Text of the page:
Pumpkin: Spicing Up Festivities and the Heart

Pumpkins are delicious, seasonal, and are spicing up the world of flavors. There’s pumpkin in coffee, beer, croissants, bagels, and even the makers of potato chips are joining the bandwagon. While most pumpkin-flavored treats shouldn’t be consumed on a daily, pumpkin itself is one of the healthiest food items during fall and yuletide seasons. With that said, here’s why it’s okay to indulge in this superfood:

1. It lowers blood pressure

Pumpkin oil is full of phytoestrogens, and the vegetable itself contains magnesium — an enzyme known to lower hypertension. When researchers fed mice a diet supplement with pumpkin oil, it reduced their systolic and diastolic blood pressure within 12 weeks.

2. It helps you sleep at night

Pumpkin seeds are rich in tryptophan, the amino acid that contributes to feeling sleepy and drowsy after a feastful Thanksgiving dinner. Tryptophan also helps the body make serotonin, also known as the feel-good neurotransmitter that enables you to relax. Not only do pumpkin seeds promote much better sleep, but the serotonin will also enhance your mood.

3. It keeps your eyesight sharp

A cup of pumpkin contains almost twice the recommended daily intake of vitamin A. Pumpkin is responsible for the slow decline of retinal function and degenerative eye diseases that can lead to blindness. Aside from promoting good vision, vitamin A also plays a role in maintaining our skin, teeth, and bones healthy.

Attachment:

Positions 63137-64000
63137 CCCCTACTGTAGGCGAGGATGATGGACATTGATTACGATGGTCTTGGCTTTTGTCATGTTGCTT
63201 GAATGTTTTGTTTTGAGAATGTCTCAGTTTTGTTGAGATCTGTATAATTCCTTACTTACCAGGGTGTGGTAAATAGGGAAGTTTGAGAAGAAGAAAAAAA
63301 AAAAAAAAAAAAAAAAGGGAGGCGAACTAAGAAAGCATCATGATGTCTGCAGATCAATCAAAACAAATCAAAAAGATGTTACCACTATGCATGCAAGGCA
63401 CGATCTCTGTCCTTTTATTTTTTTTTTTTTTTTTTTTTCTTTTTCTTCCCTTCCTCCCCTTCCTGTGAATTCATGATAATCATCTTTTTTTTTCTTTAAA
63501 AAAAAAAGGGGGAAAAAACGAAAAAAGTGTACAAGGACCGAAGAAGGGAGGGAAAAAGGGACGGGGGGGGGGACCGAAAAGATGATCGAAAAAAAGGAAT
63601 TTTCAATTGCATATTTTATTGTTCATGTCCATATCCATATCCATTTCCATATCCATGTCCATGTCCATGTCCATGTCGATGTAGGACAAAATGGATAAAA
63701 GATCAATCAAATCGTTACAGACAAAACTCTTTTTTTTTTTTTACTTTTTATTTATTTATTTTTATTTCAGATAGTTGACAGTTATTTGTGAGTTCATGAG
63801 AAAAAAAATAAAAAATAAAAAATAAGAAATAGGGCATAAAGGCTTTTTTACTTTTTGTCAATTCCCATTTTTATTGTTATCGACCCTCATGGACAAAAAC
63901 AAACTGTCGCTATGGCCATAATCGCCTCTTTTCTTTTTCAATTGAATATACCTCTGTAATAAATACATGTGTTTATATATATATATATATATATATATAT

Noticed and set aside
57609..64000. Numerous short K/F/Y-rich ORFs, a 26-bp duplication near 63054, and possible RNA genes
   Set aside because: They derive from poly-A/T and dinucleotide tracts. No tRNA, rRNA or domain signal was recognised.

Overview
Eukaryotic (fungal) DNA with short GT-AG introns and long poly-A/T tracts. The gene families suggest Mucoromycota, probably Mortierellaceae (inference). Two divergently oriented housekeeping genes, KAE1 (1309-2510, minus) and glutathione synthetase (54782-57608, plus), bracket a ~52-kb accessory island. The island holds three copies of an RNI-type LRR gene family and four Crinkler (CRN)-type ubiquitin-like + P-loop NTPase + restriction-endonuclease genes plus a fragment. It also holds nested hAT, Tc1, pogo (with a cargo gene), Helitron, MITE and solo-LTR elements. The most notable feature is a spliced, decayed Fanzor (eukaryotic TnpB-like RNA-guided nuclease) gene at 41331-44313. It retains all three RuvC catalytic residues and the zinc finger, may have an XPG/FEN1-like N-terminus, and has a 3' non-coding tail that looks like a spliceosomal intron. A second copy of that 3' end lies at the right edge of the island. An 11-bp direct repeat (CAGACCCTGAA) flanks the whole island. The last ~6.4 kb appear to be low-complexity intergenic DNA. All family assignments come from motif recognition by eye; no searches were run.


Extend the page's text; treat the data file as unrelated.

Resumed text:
4. You’ll feel fuller longer

Delicious mashed pumpkin only has 50 calories per cup and 3 grams of fiber, while pumpkin seeds contain 1.7 grams of dietary fiber per ounce. Fiber helps you feel fuller for longer periods, keeping your appetite at bay and making sure you eat less overall.

5. It helps with weight loss

Since pumpkins help us feel fuller, it only makes sense that it aids with weight loss, too. Pumpkin is an ideal vegetable for weight loss since it’s low in calories and high in dietary fiber. A diet rich in fiber helps people eat less, and thereby, shed pounds.

6. It reduces the risk of cancer

Pumpkins contain beta-carotene, which according to the National Cancer Institute, is an antioxidant that may play a role in cancer prevention. Antioxidants protect the body against free radicals that cause cancer. Pumpkin is one of the highest sources of beta-carotene, delivering about 17 mg per cup.

7. It promotes a healthier heart

A pumpkin’s fiber content can also protect one of the strongest muscles in our body — the heart. A study of over 40,000 male health professionals found that those who ate a diet high in fiber had a lower risk of coronary heart disease at 40 percent, in comparison to those who ate a low-fiber diet. A more recent study found that women who ate a high-fiber diet had a 25 percent lower risk of heart disease compared to women who ate a diet low in fiber.

Pumpkins decorate front steps and are eventually carved as jack-o-lanterns for Halloween and Thanksgiving. After the holidays, this healthy, anti-cancer, good-for-the-heart food is often left to rot in the trash. But now you know that this humble vegetable has many uses — from helping prevent cancer to keeping the heart healthy.

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